This article is an extension to my Web Application Performance Analytics (WAP Analytics) article. Here I will focus on the job of identifying bottlenecks in a web application. In general, there are five areas of potential bottlenecks that can exist in a web application under test. These areas are:
- the client machine,
- the network between the client and the application web tier,
- the web servers, middleware, and load balance services,
- the application servers, application software, and load balance services,
- and the database servers along with its DB services.
The diagram labelled figure 1, is intended to assist with visualizing the flow of bottleneck areas and their relation to analytical approaches. This writing will deal with the potential bottlenecks and identifying them for a performance test project.
Bottleneck Scope Identification
When I think about potential bottlenecks, it is my expectation that every performance test project does not have the same scope. The thinking is about “potential”. Therefore, I may be able to eliminate one or more bottleneck areas or at least part of an area. For instance, one of the first things I look at is Network. I know that the bottleneck areas start with the Client machine, but in terms of what might be eliminated the Network is a strong possibility. When you are gathering performance test requirements this is a good time to determine what scope of potential bottlenecks to include in the test scope.
Network Bottleneck Area
I have mentioned this before. My experience with Network Engineers always reminds me that most network engineering teams do what they are hired to do. They conduct tests, use Application Performance Monitoring tools, use diagnostic devices, and tune as much as possible to minimize network bottlenecks. The network data traffic can be impacted by bandwidth insufficiencies, latency issues, and packet loss challenges. Data transmission needs to be able to reach destination points in milliseconds. It cannot afford delays that cause minutes to go by. I can use the network traceroute command or tracert command to get diagnostics between network devices. The command is used to show several details about the path that a packet takes from the computer or device you’re on to whatever destination you specify. The result is measurement in milliseconds and number of hops.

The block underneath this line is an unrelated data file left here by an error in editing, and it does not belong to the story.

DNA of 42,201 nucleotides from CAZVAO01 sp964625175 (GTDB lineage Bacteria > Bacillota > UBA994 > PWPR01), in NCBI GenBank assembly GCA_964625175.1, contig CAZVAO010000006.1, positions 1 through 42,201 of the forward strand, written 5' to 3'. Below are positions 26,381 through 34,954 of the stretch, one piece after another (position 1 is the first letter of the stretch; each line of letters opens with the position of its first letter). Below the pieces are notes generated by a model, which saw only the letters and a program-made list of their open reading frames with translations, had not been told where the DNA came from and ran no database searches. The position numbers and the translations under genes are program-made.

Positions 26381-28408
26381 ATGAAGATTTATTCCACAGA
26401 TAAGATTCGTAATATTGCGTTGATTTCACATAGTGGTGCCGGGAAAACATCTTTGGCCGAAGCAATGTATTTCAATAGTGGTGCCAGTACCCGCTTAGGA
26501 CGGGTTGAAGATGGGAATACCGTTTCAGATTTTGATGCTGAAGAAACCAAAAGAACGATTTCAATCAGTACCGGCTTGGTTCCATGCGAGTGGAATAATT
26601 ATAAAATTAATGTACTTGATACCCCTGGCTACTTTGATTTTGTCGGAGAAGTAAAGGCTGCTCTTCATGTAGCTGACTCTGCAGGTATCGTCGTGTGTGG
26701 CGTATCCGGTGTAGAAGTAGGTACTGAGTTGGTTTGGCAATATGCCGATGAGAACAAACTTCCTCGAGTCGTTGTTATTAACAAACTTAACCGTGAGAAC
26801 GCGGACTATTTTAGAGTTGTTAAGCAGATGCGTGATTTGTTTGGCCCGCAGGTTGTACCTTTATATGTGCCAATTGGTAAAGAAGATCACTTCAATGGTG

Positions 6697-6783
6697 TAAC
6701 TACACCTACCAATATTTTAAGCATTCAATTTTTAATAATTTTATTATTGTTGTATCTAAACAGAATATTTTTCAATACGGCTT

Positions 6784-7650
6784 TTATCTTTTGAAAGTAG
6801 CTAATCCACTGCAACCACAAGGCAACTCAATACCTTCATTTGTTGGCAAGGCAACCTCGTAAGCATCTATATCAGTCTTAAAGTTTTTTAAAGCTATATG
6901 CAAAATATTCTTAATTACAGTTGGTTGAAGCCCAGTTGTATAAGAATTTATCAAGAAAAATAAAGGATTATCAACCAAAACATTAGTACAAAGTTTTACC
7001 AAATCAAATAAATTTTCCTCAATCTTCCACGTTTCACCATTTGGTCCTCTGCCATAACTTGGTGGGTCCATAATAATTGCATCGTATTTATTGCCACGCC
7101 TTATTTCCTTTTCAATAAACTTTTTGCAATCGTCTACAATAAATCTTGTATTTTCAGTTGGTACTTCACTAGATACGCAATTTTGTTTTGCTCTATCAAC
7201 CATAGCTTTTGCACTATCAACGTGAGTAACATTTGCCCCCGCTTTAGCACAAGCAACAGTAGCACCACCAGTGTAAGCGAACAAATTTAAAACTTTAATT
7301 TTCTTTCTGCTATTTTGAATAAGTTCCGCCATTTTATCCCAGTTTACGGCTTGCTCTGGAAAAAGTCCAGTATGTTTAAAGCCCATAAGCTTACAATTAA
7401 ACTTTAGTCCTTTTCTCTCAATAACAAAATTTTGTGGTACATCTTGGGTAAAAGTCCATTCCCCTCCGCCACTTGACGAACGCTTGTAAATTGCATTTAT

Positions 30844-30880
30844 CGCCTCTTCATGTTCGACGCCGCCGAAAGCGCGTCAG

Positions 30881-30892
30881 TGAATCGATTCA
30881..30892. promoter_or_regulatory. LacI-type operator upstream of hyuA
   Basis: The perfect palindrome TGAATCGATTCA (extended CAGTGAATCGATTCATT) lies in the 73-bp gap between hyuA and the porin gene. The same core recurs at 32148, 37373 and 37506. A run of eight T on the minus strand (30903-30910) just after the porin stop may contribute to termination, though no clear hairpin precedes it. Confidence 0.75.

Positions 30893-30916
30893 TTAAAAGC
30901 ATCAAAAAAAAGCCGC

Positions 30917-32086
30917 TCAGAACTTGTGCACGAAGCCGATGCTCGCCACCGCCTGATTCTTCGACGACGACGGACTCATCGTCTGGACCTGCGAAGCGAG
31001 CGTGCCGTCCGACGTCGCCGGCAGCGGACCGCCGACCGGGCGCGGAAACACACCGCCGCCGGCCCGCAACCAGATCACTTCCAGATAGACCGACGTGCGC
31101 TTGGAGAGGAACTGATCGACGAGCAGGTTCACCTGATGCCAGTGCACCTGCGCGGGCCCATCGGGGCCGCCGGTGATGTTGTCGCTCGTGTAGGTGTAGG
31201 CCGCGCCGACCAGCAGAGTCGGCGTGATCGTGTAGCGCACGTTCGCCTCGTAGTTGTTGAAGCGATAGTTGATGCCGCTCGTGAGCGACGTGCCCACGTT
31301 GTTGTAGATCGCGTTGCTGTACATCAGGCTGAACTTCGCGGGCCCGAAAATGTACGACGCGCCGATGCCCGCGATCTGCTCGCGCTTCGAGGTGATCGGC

Because network throughput is so important, it is necessary for network engineers to be on top of their game. We who are preparing to conduct application-level performance testing must consider network as an area that gets a green light. There are exceptions but the initial line of thought should be to “go to yellow alert” only if some remote users are already expressing the need for response time improvements at their location.
I like to reach out to network engineers initially to have them monitor during schedule performance tests to let us know if they find any anomalies. That way they are not on the defense but engaged to help with confirming the network is not a bottleneck.
I would use something like figure 2 to depict bottleneck conditions to proceed through testing activities. As you might proceed through a performance test project, this visual could be used in reporting to identify bottleneck status with:
- Red to indicate high potential for bottlenecks or bottlenecks discovered.
- Yellow to indicate moderate potential but no showstoppers.